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How Energy360 is disrupting the fuel industry in Africa with its technology

From fuel tankers shortchanging fuel stations on a daily basis to fuel purchase irregularities frequently occurring among vehicle fleet drivers, the retail fuel market in Nigeria is peopled with problems.
According to estimates, the average monthly volume sold from a retail fuel station in Nigeria is 300,000 litres, yet fuel stations lose 2% of average sales as a result of sabotages, stealing from fuel tanks, and shortages created from fuel tankers, thereby posing a huge threat to the retail fuel market.
For example, a fuel station could pay for 35,000 litres of fuel supply, but receive 34,000 litres from the fuel tankers — a trend that government policy has not been able to tackle nor has the country’s petroleum regulator, NNPC been able to eliminate.
That’s why Energy360 Africa, a data analytics and technology solutions company, began in 2017, to pioneer new technologies for the downstream oil and gas sector.
With a flurry of innovative fuel management solutions mostly IoT-enabled, the company wants to help small, medium and large businesses optimise fuel consumption and management while boosting their revenue and maximizing profits.
According to Abayomi Elebute, Energy360 Africa’s Chief Executive Officer, its fuel technology solution has reduced loses by over 60% for over 150 fuel stations in the past two and half years since its launch into the Nigerian market.
Elebute, who led the design and development of Konga’s data warehouse during his two-year stint as a data engineer, and later worked as a Data & Analytics Manager for PwC, says his company is using technology and data analytics to curb fuel fraud while digitising the retail fuel industry.
Last week, the company officially unveiled innovative fuel management solutions for the retail fuel market in Africa, including E360 Station Manager, an innovative cloud-based software designed to optimize fuel station operations, margins and ensure proper controls on the forecourt.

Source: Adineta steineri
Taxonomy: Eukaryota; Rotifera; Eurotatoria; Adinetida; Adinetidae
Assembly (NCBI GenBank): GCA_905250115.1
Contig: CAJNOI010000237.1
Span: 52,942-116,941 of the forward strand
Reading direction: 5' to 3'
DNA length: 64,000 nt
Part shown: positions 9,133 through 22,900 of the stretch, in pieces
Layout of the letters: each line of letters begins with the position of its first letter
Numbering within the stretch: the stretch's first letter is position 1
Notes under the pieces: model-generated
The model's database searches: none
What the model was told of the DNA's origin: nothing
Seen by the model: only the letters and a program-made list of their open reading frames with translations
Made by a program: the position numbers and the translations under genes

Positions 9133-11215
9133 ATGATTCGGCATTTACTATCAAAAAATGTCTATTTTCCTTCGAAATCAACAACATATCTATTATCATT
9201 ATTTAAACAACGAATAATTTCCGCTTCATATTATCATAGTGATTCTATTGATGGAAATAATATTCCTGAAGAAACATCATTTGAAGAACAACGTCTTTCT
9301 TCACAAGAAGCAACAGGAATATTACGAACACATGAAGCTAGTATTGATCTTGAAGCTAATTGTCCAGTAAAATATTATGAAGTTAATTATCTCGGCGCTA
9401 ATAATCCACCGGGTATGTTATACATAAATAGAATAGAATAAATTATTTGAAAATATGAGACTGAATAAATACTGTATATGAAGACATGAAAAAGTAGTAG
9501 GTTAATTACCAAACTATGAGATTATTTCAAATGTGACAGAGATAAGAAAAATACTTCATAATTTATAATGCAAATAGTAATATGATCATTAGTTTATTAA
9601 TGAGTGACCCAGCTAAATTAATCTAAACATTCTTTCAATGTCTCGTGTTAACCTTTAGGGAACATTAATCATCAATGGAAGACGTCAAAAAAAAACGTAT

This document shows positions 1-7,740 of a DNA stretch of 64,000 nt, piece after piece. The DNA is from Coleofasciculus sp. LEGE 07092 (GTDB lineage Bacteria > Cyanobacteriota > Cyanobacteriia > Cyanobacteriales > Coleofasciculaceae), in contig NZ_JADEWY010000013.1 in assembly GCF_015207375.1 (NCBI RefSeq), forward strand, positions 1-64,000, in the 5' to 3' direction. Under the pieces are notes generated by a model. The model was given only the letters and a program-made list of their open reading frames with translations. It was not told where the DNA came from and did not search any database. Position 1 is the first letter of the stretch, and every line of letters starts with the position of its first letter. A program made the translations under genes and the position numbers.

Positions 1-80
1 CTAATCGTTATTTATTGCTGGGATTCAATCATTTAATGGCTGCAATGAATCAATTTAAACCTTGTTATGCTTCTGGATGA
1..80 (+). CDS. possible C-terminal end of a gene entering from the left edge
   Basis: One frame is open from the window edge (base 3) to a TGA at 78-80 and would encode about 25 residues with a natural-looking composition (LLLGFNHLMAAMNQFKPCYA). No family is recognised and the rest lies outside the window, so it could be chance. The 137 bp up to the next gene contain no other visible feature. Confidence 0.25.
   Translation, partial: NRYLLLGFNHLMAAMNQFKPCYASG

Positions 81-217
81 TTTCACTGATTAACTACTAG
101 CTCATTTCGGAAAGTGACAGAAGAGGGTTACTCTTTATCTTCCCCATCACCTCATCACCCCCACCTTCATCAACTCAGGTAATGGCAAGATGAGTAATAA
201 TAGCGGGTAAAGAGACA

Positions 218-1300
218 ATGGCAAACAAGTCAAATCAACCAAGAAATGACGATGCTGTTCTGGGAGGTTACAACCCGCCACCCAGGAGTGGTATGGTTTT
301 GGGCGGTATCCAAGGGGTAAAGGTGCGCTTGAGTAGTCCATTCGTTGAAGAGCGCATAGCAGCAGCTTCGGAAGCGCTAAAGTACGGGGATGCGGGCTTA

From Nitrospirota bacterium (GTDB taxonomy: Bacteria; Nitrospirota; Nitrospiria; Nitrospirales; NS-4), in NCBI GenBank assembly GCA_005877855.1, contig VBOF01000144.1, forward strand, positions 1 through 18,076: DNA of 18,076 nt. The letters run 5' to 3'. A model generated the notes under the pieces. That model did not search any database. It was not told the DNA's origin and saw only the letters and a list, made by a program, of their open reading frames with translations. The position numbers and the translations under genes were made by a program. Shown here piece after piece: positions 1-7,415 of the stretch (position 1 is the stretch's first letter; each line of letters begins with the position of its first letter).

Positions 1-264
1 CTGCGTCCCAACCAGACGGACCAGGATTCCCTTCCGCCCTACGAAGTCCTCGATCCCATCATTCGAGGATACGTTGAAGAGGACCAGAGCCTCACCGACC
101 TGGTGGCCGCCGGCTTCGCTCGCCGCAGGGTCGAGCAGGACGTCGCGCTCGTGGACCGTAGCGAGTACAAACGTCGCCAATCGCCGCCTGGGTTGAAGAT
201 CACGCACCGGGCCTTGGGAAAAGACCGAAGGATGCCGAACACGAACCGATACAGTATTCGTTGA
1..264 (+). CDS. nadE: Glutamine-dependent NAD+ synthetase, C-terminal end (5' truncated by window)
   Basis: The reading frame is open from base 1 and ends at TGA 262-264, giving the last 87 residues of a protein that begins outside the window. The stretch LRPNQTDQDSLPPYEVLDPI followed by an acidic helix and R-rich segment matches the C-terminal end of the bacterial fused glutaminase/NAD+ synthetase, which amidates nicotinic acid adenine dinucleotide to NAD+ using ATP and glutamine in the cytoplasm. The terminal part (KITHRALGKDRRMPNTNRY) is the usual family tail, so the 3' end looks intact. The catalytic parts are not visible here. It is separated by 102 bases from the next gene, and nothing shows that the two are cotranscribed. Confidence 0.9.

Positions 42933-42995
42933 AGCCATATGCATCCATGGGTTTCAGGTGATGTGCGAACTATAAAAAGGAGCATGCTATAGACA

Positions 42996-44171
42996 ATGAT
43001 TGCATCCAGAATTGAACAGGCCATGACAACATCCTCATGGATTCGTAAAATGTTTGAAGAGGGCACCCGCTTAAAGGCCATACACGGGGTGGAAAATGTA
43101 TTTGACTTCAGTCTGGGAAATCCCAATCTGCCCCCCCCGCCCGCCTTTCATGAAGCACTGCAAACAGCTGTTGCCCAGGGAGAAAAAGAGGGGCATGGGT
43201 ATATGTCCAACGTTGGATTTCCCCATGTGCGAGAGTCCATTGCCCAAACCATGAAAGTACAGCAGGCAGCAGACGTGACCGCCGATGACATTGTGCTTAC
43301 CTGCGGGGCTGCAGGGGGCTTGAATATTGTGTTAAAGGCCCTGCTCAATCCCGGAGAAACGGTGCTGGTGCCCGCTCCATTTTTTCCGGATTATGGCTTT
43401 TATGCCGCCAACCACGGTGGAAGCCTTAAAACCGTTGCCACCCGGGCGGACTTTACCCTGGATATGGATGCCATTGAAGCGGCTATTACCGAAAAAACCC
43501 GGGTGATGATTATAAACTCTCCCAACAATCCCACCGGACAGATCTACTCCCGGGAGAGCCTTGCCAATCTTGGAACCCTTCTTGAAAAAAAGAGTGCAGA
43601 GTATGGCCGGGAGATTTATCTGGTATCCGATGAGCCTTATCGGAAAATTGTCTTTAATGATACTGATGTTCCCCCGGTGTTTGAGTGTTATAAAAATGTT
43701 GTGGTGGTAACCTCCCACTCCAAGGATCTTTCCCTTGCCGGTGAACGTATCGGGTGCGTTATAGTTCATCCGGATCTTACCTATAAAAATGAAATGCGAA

Energy360 Africa’s Station Analytics caters to businesses that run multiple stations, delivering real-time data from their network of stations at any time and location. With this analytics, businesses are able to handle big data, sales, stock, payments and other operational information which are aggregated to provide holistic and granular visibility of their stations, thus enabling more accurate decisions.
The solution centralises data across multiple fuel stations, allowing for greater insights into stock levels, pump activity, pricing, margin management, historic sales trends, expenses and customer behaviours. With the platform, fuel station owners can track real-time sales, number of customers, get insights on their kind of customers and how they buy fuel, so they can make good business decisions.
With e360 Volex, the company offers businesses flexibility and improved controls over fuel management through access to real-time data from fuel points, which is ideal for fuel fleet management, allowing vehicle fleet owners to know exactly the amount of fuel that their drivers purchased from a fuel station. There’s also a a card-based solution that lets you purchase fuel from registered fuel stations without paying cash, allowing you to track and manage your fuel consumption.
Elebute told Techloy that the fuel owners are trained on the adoption of its fuel technology solution for up to two weeks and are continually assisted to understand how to track and monitor the real-time fuel inventory and sales data from the analytics dashboard.
The company says it currently has more than 155 registered fuel stations in over 18 cities across Nigeria, which it is helping to track and monitor their inventory and sales using IoT devices and data solutions.
Another important solution from Energy360 Africa is Fuel Authorization & Management System (FAMS), a cloud-based solution which provides improved controls and real-time data during fuel distribution, making it easier to accurately account for fuel products, either individually or collectively, at points of receipt, storage, distribution, consumption and issuance.
The company’s technology and processes is expected to help cut down on losses for the retail fuel market through its reconciliation and fraud analysis, including alerts on stock and sales exceptions, proof of deliveries and automated replenishment, forecasting and reducing the risk of fuel scarcity.
With over 9 million litres of fuel monitored daily and over 1,650 pumps and tanks integrated, the company is definitely on to something great as it gradually disrupts the fuel industry with its home-grown technology.

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